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Criminals get no hiding place' under the arches

PUBLISHED: 20:18 11 August 2008 | UPDATED: 13:30 05 October 2010

Old railway arches (above) transformed into revamped station entrance (top)

Old railway arches (above) transformed into revamped station entrance (top)

POLICE are stepping up patrols on the London Underground and DLR with new neighbourhood squads to give criminals no hiding place.' Some stations are being opened up like Shadwell on the DLR where Transport for London has just completed a revamp to get rid of dark and dingy corridors where passengers have felt unsafe

Mike Brooke

POLICE are stepping up patrols on the London Underground and DLR with new neighbourhood squads to give criminals no hiding place.’

Some stations are being opened up like Shadwell on the DLR where Transport for London has just completed a revamp to get rid of dark and dingy corridors where passengers have felt unsafe.

Figures out this week claim crime at Shadwell has almost vanished as a result.

Meanwhile, some 30 neighbourhood policing’ teams are being deployed on London’s rail network, backed by a 24-hour response team, patrolling trains as well as stations to create a feel safe’ visible presence for passengers.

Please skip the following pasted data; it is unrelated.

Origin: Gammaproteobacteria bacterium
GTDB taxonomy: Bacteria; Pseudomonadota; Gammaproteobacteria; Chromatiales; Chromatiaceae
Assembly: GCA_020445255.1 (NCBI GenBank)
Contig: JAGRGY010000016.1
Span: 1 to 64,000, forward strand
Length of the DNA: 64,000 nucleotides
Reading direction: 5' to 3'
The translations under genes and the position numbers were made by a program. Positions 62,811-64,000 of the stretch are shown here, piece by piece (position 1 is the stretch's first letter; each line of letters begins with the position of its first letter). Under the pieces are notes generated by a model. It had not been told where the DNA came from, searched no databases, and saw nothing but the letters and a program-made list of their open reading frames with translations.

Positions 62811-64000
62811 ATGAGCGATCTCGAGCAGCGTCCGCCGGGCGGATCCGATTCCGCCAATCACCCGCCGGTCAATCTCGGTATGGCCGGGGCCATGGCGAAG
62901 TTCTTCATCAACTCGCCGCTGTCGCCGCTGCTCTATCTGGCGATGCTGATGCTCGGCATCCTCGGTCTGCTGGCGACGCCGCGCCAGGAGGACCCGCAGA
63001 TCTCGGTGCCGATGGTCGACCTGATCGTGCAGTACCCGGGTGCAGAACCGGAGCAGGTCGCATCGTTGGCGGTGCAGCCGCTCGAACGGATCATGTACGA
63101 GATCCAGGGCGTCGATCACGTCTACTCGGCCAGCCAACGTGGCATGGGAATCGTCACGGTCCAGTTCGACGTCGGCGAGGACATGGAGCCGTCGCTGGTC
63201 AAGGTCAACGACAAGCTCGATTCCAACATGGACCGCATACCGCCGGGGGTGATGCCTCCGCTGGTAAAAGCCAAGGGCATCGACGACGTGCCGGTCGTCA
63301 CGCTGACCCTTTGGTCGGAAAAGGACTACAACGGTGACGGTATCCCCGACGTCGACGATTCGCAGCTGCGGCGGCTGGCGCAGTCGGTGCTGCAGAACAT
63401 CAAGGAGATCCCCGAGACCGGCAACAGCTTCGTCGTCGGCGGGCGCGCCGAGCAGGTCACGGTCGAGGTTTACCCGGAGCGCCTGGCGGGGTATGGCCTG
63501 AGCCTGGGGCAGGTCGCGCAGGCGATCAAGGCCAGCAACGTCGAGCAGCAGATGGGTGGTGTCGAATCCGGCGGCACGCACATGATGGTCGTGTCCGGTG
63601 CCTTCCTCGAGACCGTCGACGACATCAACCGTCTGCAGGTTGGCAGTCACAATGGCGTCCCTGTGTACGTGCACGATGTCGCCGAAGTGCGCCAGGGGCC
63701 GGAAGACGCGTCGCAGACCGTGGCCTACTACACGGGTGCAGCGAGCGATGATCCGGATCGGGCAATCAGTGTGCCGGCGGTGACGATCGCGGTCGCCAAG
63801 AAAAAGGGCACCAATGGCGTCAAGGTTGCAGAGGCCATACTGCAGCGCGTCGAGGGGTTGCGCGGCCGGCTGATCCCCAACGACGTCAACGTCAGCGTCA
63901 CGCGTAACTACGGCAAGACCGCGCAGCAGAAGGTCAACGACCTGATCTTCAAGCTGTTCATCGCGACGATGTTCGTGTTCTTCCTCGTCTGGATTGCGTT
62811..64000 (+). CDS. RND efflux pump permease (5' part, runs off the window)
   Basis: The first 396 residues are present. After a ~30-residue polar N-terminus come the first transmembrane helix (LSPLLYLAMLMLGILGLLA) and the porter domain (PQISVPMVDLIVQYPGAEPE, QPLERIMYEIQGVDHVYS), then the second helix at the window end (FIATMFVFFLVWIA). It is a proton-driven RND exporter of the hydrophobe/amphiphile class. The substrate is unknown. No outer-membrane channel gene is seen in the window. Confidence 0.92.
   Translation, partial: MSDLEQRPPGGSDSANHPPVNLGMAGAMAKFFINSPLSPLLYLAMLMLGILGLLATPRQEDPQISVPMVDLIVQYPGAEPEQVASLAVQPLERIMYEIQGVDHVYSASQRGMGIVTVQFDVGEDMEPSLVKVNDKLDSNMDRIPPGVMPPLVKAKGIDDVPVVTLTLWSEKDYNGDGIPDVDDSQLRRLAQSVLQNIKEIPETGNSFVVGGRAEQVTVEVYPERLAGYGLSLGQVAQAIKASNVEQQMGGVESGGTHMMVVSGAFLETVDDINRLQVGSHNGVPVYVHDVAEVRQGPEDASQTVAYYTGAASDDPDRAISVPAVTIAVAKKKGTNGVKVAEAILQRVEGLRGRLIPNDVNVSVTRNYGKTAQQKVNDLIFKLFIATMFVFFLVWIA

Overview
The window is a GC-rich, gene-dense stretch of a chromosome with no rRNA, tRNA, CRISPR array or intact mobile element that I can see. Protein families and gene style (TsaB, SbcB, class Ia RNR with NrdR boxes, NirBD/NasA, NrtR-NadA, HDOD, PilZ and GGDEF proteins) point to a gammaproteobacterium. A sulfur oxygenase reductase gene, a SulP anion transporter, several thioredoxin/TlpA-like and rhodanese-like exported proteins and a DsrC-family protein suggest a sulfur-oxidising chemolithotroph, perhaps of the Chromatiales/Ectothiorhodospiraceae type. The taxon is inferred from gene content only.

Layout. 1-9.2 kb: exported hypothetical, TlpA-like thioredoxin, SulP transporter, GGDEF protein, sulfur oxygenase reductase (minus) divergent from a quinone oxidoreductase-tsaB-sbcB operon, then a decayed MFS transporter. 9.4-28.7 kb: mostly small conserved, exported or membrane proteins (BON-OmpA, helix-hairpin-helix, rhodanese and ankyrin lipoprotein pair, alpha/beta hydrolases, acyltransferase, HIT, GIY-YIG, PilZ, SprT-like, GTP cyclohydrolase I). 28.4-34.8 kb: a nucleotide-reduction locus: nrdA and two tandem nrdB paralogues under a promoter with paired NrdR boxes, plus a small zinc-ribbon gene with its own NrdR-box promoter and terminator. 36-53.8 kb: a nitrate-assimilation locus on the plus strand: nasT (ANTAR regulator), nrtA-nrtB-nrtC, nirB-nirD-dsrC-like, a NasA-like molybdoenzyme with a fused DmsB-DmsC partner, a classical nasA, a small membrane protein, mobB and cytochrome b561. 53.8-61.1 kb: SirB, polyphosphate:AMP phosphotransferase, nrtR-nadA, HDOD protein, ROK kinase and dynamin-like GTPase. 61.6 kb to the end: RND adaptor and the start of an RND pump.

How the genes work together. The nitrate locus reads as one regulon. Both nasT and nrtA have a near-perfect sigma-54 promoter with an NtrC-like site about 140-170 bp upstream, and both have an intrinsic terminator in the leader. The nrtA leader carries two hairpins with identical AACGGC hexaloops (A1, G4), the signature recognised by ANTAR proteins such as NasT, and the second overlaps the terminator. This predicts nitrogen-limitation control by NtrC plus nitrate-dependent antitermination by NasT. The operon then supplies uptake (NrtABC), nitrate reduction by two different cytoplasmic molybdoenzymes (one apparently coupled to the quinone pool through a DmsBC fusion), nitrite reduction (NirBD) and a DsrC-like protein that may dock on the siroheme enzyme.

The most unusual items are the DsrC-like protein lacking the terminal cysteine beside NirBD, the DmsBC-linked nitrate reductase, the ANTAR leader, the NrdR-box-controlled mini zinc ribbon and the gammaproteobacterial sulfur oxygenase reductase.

Transport Police Chief Ian Johnston said: “The teams are tackling crime and the type of behavior that may not be criminal, but which makes people feel unsafe.”

His officers are going on regular patrols, running target’ operations and even holding public meetings to identify local needs and priorities, especially tackling assaults on staff and dealing with anti-social behavior.

A solution at Shadwell was opening up the entrance under the arches off Cable Street, which has seen crime drop since its dark and dingy corridor was transformed into “a bright open space” in May.

There has been just one crime reported at the station in three months, says City Hall, compared to six incidents between May and June last year.

Mayor Boris Johnson said this week: “Shadwell is an example of giving criminals nowhere to hide.

“Before, it was difficult to see anyone lingering in corners.”

Police targeted youths getting off the DLR at Shadwell last month in a search for anyone carrying knives—and yielded nothing.

The upgrading’ includes better lighting, converting an adjoining railway arch into an internet café, moving a newsagent’s to a more prominent location, installing public art and a new lock-up for 12 bicycles for the 16,000 passengers using Shadwell each day.

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